José Graziano da Silva, the FAO's director general, has compared the land grab deals in Africa to the “wild west,” saying a "sheriff" is needed to restore the rule of law. Large land deals have accelerated since the surge in food prices in 2007-08, prompting companies and sovereign wealth funds to take steps to guarantee food supplies.
But, four to five years on, in Africa only 10–15% of land is actually being developed, claimed the FAO director general. Some of these investments have involved the loss of jobs, as labour intensive farming is replaced by mechanised farming or some degree of loss of tenure rights.
In May of this year, the Committee on World Food Security (CFS) endorsed a set of global guidelines aimed at helping governments safeguard the rights of people to own or access land, forests and fisheries. But these guidelines took years to negotiate and lack an effective enforcement mechanism since they are voluntary. For Graziano da Silva, the key is the implementation of the voluntary guidelines at the country level; he is encouraged by growing public interest and awareness of the issue.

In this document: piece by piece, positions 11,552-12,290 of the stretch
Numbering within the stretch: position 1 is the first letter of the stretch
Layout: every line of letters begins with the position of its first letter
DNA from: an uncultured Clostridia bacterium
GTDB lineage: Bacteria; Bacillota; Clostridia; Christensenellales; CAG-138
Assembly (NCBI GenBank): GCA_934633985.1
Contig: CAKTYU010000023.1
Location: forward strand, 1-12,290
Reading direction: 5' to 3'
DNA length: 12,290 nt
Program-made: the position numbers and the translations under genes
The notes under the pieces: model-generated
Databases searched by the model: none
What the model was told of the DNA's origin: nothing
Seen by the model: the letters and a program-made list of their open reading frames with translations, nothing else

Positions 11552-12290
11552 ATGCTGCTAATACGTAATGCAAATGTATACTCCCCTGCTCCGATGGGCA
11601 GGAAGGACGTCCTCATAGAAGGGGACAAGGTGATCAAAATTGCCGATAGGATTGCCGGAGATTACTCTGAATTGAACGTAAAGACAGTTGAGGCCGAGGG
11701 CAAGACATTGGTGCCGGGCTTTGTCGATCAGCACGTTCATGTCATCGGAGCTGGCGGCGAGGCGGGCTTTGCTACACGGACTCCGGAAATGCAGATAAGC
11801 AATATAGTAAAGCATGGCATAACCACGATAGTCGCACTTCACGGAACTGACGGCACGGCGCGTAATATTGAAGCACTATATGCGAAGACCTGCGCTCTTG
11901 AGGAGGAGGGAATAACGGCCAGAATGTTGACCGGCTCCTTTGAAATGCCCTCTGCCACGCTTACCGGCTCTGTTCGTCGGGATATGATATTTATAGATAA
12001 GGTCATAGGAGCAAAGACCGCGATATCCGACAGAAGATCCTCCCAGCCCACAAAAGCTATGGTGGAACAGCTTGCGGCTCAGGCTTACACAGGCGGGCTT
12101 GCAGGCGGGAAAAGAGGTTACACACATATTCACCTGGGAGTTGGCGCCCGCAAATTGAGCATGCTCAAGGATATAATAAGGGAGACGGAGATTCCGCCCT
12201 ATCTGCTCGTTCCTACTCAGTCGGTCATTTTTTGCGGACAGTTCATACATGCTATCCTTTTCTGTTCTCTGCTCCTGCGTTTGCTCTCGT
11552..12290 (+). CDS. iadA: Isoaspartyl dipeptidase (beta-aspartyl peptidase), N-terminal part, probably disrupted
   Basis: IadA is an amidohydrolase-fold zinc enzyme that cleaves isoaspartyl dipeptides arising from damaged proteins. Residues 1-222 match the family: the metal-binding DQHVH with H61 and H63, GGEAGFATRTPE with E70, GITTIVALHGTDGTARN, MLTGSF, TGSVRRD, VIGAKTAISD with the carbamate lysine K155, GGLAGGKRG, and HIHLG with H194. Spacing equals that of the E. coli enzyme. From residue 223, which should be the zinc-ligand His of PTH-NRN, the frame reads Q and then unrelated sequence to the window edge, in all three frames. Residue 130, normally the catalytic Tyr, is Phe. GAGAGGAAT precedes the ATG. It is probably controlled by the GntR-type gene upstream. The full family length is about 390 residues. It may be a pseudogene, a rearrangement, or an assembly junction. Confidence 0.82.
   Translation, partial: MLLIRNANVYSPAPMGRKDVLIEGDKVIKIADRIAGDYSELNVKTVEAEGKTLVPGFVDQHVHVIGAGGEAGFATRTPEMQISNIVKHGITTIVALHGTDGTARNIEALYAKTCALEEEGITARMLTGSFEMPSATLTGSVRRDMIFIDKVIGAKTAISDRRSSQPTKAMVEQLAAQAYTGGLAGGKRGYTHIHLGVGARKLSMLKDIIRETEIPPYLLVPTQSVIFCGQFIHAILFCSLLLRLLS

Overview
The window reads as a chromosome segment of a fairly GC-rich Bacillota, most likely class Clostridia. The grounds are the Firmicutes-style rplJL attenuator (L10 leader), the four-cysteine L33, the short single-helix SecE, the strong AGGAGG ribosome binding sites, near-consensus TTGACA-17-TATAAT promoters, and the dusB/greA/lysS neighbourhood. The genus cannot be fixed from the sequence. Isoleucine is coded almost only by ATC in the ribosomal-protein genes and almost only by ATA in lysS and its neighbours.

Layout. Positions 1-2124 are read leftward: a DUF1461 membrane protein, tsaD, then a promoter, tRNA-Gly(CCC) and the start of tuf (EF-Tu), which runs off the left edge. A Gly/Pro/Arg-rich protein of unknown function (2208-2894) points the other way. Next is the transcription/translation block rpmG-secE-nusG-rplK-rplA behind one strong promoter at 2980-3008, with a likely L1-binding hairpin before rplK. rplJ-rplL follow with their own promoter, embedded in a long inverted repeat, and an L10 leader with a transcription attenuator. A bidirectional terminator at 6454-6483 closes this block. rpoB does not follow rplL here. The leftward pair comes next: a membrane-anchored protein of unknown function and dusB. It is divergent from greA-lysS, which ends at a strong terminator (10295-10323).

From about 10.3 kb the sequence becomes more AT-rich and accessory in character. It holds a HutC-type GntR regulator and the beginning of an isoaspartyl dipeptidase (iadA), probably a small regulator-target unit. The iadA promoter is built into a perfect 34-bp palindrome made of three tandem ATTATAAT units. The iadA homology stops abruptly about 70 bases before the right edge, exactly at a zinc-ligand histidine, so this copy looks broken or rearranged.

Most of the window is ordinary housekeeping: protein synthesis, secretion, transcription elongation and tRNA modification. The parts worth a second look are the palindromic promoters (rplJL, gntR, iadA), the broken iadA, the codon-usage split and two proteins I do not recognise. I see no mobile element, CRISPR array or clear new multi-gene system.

To read the FAO’s Voluntary Guidelines on the Governance of Tenure, click here.
To read the press release, click here.
For The Guardian article, click here.